4. ^ (Dutch) PvdA-leider Bos stapt op/Cohen mogelijk opvolger. NOS Nieuws. Retrieved 9 September 2010.
  5. ^ (Dutch) Cohen wil lijsttrekker PvdA worden. NRC Handelsblad. Retrieved 9 September 2010.
  6. ^ (Dutch) New Labour leader Cohen: hard man, soft touch. NRC Handelsblad. Retrieved 9 September 2010.
  7. ^ (Dutch) Cohen officieel lijsttrekker PvdA. RTL Nieuws. Retrieved 9 September 2010.
  8. ^ (Dutch) Cohen : onvoldoende geslaagd. (NOS) Retrieved 20 February 2012.
  9. ^ a b c d (Dutch) Joodsch Lyceum en huwelijk. Leiden University. Retrieved 30 August 2010.
  10. ^ (Dutch) Heemsteedse herinneringen aan Job Cohen (deel 1). De Heemsteder. Retrieved 30 August 2010.
  11. ^ (Dutch) Studie geschiedenis te Leiden. Leiden University. Retrieved 30 August 2010.
  12. ^ (Dutch) Jeugdjaren in Rotterdam. Leiden University. Retrieved 30 August 2010.
  13. ^ (Dutch) Altijd en nooit echt geweest . Leiden University. Retrieved 20 December 2010.
  14. ^ (Dutch) Hoogleraar middeleeuwse geschiedenis te Leiden. Leiden University. Retrieved 30 August 2010.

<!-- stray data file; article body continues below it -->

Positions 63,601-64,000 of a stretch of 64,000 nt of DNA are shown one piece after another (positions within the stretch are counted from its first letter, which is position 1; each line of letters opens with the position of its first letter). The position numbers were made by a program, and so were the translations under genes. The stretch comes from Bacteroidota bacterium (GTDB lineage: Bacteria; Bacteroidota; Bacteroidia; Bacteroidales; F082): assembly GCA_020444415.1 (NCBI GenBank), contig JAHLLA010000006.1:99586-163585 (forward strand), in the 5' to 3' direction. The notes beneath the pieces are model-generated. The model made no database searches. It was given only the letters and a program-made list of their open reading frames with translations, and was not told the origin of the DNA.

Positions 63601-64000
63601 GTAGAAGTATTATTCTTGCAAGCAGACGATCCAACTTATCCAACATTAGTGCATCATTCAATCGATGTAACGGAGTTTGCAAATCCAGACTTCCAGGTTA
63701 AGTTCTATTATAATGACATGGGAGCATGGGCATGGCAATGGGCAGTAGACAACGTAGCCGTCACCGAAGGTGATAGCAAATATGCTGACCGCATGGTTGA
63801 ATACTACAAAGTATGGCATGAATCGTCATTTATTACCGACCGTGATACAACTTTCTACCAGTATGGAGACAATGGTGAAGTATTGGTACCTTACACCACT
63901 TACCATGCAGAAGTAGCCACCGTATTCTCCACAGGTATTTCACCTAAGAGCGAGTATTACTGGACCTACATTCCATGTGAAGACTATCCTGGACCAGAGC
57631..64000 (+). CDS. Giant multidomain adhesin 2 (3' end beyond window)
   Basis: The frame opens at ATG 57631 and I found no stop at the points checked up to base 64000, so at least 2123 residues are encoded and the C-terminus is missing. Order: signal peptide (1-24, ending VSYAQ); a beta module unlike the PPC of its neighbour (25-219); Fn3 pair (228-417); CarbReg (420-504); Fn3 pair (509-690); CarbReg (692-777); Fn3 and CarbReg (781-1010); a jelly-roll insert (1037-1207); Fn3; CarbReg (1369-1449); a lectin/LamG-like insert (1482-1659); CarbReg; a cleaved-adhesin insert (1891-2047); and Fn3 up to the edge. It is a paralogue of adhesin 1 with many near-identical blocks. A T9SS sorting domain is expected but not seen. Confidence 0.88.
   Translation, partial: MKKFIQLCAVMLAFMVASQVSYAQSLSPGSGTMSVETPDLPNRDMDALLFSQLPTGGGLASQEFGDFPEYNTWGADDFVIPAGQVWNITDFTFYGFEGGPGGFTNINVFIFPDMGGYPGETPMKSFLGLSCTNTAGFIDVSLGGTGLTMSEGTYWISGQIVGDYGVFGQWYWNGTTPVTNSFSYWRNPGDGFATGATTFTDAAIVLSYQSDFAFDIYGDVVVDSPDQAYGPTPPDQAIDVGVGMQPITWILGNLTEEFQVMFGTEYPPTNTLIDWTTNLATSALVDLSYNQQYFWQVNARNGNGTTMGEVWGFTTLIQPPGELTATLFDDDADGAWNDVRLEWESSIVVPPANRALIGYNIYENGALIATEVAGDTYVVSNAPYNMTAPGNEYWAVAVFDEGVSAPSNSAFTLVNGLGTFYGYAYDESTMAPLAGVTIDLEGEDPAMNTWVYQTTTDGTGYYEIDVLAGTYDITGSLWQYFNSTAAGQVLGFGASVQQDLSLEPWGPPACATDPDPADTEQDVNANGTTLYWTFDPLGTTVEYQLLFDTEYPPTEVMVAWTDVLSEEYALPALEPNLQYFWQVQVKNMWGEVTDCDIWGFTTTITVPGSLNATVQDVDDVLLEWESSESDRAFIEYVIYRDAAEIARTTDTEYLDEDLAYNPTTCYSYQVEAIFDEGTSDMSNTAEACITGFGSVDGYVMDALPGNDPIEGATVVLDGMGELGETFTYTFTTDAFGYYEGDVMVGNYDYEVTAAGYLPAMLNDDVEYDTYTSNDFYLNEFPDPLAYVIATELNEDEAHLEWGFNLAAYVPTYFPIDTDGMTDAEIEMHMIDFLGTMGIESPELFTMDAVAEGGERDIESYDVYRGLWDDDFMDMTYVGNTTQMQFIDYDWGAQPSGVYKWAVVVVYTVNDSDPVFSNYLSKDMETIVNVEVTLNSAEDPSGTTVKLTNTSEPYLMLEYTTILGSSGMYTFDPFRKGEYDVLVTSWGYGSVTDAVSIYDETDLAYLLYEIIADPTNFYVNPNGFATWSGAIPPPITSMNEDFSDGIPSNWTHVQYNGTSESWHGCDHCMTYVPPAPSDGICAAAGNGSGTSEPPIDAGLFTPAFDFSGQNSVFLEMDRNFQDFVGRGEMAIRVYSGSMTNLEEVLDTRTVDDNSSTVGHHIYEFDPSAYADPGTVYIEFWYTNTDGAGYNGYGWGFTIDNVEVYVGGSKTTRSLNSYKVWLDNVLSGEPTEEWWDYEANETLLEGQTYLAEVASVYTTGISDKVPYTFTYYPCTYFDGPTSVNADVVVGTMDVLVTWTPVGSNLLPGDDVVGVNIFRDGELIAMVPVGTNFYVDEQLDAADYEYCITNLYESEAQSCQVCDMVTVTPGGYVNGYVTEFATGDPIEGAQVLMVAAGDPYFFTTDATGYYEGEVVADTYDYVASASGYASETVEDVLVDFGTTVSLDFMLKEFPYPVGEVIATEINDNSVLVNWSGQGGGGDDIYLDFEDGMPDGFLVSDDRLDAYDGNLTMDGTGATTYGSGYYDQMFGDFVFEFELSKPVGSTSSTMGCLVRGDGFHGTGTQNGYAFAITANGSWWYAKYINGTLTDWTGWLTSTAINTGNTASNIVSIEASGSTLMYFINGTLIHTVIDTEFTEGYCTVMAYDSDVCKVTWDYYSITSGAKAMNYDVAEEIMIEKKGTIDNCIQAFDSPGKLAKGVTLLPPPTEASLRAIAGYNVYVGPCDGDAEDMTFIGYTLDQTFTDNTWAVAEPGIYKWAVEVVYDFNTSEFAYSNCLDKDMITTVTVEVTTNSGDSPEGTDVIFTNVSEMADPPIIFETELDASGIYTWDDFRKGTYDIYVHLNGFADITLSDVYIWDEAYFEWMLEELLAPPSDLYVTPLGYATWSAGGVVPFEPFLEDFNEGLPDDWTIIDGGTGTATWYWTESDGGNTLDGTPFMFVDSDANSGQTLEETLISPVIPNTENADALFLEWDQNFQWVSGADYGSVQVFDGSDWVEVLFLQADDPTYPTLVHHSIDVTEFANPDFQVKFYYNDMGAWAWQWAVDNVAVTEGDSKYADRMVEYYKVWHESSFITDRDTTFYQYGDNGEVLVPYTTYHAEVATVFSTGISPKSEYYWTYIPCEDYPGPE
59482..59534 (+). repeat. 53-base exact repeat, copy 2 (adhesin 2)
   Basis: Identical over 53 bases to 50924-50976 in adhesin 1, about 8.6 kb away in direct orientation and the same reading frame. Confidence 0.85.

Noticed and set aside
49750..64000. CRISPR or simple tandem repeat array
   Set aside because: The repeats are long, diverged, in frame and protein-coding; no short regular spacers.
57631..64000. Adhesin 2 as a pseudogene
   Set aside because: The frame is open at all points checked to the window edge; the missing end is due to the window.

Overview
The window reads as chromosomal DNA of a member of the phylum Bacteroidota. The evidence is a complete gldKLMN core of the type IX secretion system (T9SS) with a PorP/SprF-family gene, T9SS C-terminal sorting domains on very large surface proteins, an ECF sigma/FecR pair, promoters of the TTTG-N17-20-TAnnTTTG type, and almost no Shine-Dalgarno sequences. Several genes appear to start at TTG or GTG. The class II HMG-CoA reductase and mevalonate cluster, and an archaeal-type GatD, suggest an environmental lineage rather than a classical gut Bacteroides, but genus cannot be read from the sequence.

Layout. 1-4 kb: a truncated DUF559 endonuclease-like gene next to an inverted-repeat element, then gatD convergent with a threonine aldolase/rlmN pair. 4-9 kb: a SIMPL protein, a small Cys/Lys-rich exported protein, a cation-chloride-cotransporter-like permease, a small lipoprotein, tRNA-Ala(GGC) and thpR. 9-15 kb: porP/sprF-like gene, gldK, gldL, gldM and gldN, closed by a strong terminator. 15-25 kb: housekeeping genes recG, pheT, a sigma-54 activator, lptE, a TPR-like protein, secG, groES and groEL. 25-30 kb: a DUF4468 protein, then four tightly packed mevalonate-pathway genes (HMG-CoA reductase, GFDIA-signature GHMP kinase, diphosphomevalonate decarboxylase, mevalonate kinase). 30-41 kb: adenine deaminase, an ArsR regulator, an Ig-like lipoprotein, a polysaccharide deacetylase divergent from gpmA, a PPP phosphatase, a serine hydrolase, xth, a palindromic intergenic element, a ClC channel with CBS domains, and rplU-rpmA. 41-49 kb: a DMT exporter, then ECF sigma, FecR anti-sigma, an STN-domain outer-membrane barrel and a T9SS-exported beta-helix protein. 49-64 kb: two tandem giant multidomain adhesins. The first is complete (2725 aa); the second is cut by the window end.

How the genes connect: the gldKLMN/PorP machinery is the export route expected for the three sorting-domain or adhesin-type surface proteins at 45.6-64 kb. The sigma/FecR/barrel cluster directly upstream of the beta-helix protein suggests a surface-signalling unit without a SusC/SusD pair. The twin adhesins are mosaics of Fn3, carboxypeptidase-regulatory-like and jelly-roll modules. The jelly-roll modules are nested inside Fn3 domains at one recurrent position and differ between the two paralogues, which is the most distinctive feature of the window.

15. ^ (Dutch) Rector magnificus I: het waarnemen van de verandering. Leiden University. Retrieved 30 August 2010.
  16. ^ (Dutch) Goos gaat... (Lidie Cohen). Esta. Retrieved 30 August 2010.
  17. ^ (Dutch) M.J. Cohen, Studierechten in het wetenschappelijk onderwijs (review of the dissertation). Jan Tom Bos & Marc Groenhuijsen. Retrieved 20 December 2010.
  18. ^ 87th Convocation Webcast. University of Windsor. Retrieved 20 December 2010.
  19. ^ (Dutch) Eredoctoraat voor dr. M.J. Cohen. Radboud University Nijmegen. Retrieved 20 December 2010.
  20. ^ Profile: Mayor Job Cohen
  21. ^ "Going Dutch". The Guardian. 2 April 2001. Retrieved 21 December 2007.